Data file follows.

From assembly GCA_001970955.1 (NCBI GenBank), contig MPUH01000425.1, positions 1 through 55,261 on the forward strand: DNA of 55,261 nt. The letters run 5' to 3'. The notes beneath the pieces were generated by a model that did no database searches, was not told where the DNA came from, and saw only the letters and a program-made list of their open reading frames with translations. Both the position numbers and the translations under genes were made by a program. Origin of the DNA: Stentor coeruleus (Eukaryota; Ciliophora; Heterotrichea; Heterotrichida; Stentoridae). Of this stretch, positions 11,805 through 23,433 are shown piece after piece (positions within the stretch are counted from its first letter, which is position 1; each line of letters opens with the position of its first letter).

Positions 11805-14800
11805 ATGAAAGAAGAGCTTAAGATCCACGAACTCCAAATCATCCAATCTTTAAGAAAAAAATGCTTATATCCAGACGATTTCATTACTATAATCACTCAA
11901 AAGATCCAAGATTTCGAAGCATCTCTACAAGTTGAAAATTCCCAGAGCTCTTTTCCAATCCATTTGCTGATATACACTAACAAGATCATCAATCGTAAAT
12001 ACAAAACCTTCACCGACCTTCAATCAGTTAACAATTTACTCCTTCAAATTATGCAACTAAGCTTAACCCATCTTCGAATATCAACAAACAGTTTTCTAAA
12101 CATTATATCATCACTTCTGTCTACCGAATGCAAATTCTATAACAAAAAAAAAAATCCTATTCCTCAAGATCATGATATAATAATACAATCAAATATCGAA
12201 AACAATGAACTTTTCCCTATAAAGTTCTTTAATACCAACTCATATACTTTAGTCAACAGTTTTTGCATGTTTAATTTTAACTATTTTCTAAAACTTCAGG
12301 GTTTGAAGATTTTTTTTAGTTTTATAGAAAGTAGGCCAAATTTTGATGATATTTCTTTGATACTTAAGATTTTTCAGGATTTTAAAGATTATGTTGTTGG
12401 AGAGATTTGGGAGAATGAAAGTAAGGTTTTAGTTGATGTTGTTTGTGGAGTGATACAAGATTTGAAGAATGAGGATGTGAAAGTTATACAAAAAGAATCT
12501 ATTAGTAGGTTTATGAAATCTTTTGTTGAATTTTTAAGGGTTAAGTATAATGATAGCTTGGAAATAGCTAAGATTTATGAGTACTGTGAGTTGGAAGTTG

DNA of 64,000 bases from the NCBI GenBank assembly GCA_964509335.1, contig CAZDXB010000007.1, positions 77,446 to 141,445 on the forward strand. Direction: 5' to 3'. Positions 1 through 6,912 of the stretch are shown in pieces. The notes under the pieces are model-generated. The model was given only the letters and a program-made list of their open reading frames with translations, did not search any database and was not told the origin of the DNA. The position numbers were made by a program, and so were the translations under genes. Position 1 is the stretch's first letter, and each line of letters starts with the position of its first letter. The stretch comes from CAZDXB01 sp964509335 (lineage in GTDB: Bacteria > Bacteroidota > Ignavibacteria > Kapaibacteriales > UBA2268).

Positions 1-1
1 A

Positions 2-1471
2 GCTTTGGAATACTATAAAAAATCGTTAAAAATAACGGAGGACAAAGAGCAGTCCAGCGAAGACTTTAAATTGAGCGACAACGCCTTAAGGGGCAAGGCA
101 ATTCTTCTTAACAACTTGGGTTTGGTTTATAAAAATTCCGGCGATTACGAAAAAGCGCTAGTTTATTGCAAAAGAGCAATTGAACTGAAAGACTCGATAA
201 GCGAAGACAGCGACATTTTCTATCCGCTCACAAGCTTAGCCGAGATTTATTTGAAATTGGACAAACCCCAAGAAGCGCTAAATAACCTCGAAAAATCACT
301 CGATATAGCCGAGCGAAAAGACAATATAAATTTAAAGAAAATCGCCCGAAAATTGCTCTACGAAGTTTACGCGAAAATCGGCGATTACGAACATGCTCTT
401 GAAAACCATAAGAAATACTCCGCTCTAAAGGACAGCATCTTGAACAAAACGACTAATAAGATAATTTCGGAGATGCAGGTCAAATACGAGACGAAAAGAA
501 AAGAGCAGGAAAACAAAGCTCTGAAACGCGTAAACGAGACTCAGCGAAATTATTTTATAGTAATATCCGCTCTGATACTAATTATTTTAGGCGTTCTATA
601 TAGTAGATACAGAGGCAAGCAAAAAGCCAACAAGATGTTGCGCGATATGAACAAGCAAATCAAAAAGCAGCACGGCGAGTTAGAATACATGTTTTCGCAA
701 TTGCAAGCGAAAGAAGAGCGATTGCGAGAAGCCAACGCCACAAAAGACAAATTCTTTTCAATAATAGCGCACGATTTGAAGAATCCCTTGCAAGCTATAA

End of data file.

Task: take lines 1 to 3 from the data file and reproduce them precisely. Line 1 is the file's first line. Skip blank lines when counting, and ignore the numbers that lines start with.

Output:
From assembly GCA_001970955.1 (NCBI GenBank), contig MPUH01000425.1, positions 1 through 55,261 on the forward strand: DNA of 55,261 nt. The letters run 5' to 3'. The notes beneath the pieces were generated by a model that did no database searches, was not told where the DNA came from, and saw only the letters and a program-made list of their open reading frames with translations. Both the position numbers and the translations under genes were made by a program. Origin of the DNA: Stentor coeruleus (Eukaryota; Ciliophora; Heterotrichea; Heterotrichida; Stentoridae). Of this stretch, positions 11,805 through 23,433 are shown piece after piece (positions within the stretch are counted from its first letter, which is position 1; each line of letters opens with the position of its first letter).

Positions 11805-14800
11805 ATGAAAGAAGAGCTTAAGATCCACGAACTCCAAATCATCCAATCTTTAAGAAAAAAATGCTTATATCCAGACGATTTCATTACTATAATCACTCAA